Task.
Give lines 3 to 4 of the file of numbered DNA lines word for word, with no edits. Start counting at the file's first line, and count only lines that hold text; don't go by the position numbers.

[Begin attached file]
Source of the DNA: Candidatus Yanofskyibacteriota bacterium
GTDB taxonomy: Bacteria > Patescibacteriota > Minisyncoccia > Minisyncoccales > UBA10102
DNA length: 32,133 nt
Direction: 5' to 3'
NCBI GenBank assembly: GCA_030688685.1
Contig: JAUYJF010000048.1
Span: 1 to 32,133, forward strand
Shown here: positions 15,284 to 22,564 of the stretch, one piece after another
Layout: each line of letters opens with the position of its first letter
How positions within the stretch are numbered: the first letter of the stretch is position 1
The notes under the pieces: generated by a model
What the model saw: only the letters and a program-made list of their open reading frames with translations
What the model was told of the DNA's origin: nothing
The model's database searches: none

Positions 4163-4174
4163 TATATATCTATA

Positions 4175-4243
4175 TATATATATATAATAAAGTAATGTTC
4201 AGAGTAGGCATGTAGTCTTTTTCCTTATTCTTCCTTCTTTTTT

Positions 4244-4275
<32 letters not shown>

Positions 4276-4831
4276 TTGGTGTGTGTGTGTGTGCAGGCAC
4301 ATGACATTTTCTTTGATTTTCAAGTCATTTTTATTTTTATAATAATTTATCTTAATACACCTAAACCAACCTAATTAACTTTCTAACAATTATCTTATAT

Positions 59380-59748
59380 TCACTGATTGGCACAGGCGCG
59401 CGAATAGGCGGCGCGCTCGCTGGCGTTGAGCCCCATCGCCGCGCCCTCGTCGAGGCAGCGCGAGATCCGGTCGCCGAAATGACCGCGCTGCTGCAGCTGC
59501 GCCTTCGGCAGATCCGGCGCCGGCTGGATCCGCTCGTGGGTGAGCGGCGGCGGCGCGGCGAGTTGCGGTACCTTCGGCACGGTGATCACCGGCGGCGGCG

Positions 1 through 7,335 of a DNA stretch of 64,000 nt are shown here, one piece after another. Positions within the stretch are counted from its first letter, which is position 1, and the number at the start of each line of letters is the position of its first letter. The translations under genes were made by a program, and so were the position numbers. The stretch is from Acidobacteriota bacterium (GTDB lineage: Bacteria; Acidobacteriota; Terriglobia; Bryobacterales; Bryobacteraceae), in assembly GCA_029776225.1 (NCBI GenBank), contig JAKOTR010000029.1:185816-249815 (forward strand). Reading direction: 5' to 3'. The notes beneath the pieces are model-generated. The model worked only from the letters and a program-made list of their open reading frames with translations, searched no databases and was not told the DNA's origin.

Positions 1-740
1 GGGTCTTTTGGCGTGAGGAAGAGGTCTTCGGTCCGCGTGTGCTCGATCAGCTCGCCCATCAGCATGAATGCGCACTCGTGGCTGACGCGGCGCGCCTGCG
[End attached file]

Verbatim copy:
DNA length: 32,133 nt
Direction: 5' to 3'